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Old November 28, 2006, 07:16 PM   #51
Edward429451
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I agree. Qualifying on a course even with a perfect score does not make one a rifleman. Maybe a certified apprentice! Kind of like being a journeyman plumber doesn't make one a master.
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Old November 28, 2006, 07:45 PM   #52
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Just to keep this going in the right direction, refer to pages #1 and #2, before posting in #3.

Edward429451, very well said indeed.
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Old November 28, 2006, 08:50 PM   #53
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I'd almost forgotten about Jeff Cooper's (RIP) quote on rifles, subjects and citizens...

To me, that is very important - Hunting is fun, shooting cans in the gravel pit is a blast, but keeping up your rifle skills in case you need them is the goal.

I'm lucky enough to be as close to the woods as the nearest gun club. I haven't joined yet, but the social aspects are compelling.



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Old November 28, 2006, 10:56 PM   #54
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I wouldn't even know where to begin in finding you as answer...

As to why the true rifleman has appeared to have become an endangered Speices Brother. I'll take it one step further and and go as far as to say that no ONE problem exists as the main cause either. Some of it has to do with the Attitudes of allot of the next generation coming up; one side being a bunch of tree hugging fairies and the other being video game addicts with no realistic perception of life (especially guns). Both ways of thinking being flawed for their poor attitudes towards firearms.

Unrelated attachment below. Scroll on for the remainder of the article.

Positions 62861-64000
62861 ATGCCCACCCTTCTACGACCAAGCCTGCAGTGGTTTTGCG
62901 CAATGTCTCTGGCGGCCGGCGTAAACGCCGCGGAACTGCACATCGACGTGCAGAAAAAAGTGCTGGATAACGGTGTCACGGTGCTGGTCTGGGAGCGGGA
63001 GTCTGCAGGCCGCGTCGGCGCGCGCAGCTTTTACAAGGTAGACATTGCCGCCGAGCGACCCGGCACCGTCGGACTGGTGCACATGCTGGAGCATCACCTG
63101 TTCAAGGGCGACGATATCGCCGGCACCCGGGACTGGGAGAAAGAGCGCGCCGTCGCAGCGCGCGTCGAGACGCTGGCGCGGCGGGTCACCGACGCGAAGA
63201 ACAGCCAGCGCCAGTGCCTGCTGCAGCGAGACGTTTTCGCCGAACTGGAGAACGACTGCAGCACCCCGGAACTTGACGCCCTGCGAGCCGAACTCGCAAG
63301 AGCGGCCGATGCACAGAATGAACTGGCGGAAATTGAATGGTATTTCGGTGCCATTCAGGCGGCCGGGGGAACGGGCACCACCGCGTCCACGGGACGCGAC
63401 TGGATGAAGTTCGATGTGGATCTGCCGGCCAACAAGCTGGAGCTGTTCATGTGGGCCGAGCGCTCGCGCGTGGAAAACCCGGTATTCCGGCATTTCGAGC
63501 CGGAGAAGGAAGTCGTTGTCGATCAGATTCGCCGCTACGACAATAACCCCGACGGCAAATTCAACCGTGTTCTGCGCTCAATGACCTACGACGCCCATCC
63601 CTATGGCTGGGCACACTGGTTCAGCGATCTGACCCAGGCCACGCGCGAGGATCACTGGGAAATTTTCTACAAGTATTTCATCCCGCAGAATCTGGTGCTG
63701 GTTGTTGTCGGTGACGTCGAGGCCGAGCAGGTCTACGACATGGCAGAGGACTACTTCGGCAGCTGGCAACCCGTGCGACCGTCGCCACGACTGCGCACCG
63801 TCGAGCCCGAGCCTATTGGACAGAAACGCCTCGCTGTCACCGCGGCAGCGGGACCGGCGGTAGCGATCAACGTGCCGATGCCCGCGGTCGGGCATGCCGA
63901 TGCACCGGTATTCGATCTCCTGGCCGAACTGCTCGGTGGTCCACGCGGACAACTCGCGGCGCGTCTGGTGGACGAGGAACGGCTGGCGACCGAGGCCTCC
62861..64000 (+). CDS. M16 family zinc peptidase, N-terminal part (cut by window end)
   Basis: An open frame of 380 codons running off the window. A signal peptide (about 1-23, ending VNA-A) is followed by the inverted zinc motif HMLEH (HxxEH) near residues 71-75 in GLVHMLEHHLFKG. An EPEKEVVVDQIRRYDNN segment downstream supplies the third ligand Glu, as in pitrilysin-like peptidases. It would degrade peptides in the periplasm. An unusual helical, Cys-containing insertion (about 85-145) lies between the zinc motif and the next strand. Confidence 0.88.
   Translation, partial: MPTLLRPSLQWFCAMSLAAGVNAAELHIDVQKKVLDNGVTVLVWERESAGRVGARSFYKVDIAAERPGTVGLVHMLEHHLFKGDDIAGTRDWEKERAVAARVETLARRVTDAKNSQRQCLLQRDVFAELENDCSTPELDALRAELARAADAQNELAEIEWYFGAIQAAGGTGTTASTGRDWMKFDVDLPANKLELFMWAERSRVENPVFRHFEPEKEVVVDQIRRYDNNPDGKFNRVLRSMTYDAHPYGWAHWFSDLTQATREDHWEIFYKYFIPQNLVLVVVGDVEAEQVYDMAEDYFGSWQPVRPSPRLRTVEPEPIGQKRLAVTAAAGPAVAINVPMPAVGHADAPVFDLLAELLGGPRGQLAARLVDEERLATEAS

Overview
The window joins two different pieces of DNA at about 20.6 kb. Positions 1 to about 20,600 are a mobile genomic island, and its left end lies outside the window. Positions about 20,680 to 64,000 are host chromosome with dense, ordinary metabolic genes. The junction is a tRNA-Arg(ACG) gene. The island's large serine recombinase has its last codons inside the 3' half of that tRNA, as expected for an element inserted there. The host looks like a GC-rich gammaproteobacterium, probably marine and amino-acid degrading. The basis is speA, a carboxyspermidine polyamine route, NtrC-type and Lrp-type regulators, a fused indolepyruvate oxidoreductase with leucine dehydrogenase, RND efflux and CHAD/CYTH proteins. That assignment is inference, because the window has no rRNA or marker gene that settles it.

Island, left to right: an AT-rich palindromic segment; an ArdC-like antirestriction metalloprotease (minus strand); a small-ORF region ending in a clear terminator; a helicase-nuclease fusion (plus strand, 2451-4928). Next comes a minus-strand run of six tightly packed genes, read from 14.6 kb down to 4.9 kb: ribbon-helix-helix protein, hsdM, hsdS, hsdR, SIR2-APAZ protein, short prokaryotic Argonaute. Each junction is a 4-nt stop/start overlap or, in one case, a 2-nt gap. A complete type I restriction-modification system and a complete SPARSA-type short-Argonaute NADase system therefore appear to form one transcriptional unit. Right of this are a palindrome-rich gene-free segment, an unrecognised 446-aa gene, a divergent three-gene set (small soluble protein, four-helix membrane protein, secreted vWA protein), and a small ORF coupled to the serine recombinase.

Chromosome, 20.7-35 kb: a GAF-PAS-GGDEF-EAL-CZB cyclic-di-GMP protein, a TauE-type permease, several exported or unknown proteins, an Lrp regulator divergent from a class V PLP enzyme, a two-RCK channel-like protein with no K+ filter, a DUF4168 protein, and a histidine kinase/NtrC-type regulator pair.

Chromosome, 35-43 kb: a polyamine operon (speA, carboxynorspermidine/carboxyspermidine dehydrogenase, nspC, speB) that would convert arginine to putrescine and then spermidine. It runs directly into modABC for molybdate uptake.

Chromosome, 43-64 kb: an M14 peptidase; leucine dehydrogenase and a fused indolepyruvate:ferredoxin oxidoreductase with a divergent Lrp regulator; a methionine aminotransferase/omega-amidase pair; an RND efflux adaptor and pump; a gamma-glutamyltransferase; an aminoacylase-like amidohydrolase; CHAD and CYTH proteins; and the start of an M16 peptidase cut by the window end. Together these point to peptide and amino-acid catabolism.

Just like a lot of you mentioned I grew up arounds guns. My Dad made sure that I had nothing but respect for a weapon. Handling a gun on my own was a sense of accomplishment and pride for me. It was through this that guns became a part of life.
Ambition tends to bring out the best in some people, and spending so much time with me trusty steel over long Summers working on my dad's land and watchin out for his cattle gave me the time to hone my Marksmanship skills in the Rainforrests of Glenwood. When time permitted I would go stalking for Pheasents, Bull Frogs (for their legs) and once in a great while Hogs as the herds migrated down from higher elevations during the cooler winter months.

It's the 'bonding' with guns as kids that gives us our somtimes misunderstood admiration and appreciation for firearms later in life. It's what drives us to excell in our skills with that weapon and what nourtures our understanding and appreciation as well. Riflemen aren't born, they are created.
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Old February 27, 2007, 01:19 PM   #55
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I spent about a hour reading this post.

I was not aware that there was such a post until one person invited me to read it.

I'm not here to beat a dead horse and I did not make my name up because of this post.

Out of all the guns that I have ever owned, my rifle is my best friend.

I would take it to church with me if I could.

My goal in life was to find a gun that did it all.
That instilled so much confidence in my shooting ability that I knew that all I had to do was point and shoot.
No need to think about where I had the sling, where my body was pointed, no worries that I might not be good enough to get the job done.

I went through the Model 70's and the best ones I had was a Pre 64' 220 Swift and a Pre 64' 308.
With all the calibers of guns out there and all the new gimic calibers that they come out with that are supposted to be the next great thing.
The 220 Swift is a real screamer.